fibonacci spiral

There is an insanely cool, simple and elegant way to calculate Fibonacci numbers in assembly using only 2 opcodes! Full disclosure: this post is inspired by chapter two of the book “xchg rax, rax”.

Fibonacci Numbers

Just a simple review: Fibonacci Numbers are calculated with the formula below.

Fibonacci Formula
Fibonacci Formula

So for example to get the 3’rd Fibonacci number, we need to sum the 2nd and 1st Fibonacci numbers.

The Code

Behold! Below is the most elegant code you will ever see for in assembly

Assembly Fibonacci number calculating code

Source available here.


The magic happens in the XADD opcode which is an “xchg (exchange)” and “add”  operation in one opcode. It works exactly as you would expect: first exchange the two operands, and then add them saving the result to the first operand. Official Intel documentation here.

Next, the “loop” opcode changes the code flow to jump back and re-execute the xadd opcode multiple times.


To completely understand why and how this compact works lets further break it down. Let’s expand the xadd opcode to two separate xchg and add opcodes. Secondly, let’s unroll the loop in the code by writing our loop body multiple times. Expanded code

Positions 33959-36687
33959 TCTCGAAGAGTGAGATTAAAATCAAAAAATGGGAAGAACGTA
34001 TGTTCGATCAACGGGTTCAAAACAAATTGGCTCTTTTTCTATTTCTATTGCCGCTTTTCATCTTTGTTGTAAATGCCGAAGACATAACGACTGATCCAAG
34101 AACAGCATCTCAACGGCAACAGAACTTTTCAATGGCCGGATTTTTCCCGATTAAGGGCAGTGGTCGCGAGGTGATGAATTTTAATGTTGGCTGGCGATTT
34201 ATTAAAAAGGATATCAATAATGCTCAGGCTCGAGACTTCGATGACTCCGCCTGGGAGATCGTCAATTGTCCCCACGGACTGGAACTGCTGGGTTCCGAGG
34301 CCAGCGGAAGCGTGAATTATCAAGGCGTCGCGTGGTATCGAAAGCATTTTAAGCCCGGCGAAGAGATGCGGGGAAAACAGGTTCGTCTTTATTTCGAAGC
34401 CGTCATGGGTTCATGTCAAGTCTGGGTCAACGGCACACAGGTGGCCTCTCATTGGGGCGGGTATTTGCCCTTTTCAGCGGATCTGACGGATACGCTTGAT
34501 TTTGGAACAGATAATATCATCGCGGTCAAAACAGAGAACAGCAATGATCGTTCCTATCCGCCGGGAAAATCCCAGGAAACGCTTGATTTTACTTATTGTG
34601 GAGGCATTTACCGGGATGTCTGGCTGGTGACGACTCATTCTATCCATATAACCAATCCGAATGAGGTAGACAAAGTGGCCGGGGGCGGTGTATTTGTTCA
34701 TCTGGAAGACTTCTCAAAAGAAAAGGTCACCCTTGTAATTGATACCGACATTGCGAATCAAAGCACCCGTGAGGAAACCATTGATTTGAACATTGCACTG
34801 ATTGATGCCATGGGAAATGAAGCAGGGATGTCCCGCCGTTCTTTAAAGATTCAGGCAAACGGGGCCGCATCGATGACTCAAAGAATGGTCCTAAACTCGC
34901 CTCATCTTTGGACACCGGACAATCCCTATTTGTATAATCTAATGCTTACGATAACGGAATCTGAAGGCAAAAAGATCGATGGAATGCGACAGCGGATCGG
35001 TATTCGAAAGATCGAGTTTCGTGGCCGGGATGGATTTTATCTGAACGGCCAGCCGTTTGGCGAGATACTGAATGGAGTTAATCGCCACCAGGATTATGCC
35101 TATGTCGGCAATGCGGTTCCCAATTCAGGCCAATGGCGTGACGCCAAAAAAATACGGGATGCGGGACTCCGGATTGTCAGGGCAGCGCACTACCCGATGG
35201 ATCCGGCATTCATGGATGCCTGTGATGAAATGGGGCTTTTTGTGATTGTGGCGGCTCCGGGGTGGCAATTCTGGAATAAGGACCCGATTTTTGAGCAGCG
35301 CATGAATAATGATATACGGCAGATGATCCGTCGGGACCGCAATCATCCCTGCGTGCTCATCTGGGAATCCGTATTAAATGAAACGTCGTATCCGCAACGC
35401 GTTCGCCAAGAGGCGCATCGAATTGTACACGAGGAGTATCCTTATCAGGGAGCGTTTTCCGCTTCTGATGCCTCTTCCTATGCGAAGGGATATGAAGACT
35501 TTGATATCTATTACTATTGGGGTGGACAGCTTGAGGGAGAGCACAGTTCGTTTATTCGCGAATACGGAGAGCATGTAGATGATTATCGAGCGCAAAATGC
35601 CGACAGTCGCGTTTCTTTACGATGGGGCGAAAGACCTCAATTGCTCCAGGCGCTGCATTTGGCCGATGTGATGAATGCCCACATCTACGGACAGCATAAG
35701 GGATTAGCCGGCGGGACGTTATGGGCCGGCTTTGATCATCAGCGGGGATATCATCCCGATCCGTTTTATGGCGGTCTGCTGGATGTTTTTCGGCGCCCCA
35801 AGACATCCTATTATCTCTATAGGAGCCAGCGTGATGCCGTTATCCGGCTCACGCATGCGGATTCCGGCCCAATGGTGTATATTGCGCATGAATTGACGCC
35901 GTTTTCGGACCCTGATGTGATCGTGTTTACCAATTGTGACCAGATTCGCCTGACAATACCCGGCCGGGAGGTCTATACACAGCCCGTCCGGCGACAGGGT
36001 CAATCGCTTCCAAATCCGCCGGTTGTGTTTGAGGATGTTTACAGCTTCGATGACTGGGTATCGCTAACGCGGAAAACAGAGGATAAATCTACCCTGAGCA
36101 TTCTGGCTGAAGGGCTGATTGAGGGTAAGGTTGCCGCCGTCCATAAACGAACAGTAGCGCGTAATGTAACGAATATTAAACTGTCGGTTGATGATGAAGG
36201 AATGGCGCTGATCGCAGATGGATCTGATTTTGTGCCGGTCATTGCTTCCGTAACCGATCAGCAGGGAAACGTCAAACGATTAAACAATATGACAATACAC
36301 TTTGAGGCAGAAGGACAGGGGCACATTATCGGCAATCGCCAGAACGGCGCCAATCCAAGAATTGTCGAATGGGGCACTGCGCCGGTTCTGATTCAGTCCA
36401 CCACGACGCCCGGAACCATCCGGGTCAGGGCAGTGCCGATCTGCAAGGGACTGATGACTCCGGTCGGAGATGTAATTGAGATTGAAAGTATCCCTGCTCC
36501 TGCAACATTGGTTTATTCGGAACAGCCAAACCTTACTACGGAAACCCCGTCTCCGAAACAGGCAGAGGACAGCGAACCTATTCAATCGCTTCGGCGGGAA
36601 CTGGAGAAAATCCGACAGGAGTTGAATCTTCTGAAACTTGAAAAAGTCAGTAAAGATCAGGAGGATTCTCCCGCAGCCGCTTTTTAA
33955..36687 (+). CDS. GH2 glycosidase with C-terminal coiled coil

Expanded assembly Fibonacci number calculating code

Now that the code is simplified, let’s simulate a processor and review each register’s value after each opcode.

Expanded assembly Fibonacci number calculating code with register values

Notice that the highlighted value in RAX after every add has the correct Fibonacci number. The first iteration (the setup) RAX has 0 - the first Fibonacci number. The second iteration RAX has 1 - the second Fibonacci number. And so on and so forth until our example stops at the 6th iteration where RAX has 5 - the sixths Fibonacci number.

Closing Note

I personally really enjoy these assembly riddles as they require you to think very critically. If you also enjoy these types of riddles, or some might even consider it poetry, I highly recommend you buy the “xchg rax, rax” book (this is not sponsored). If you currently can’t afford the book, there is a free online version here.

If you want to see more of these types of posts, let me know! Follow me on twitter for the latest updates.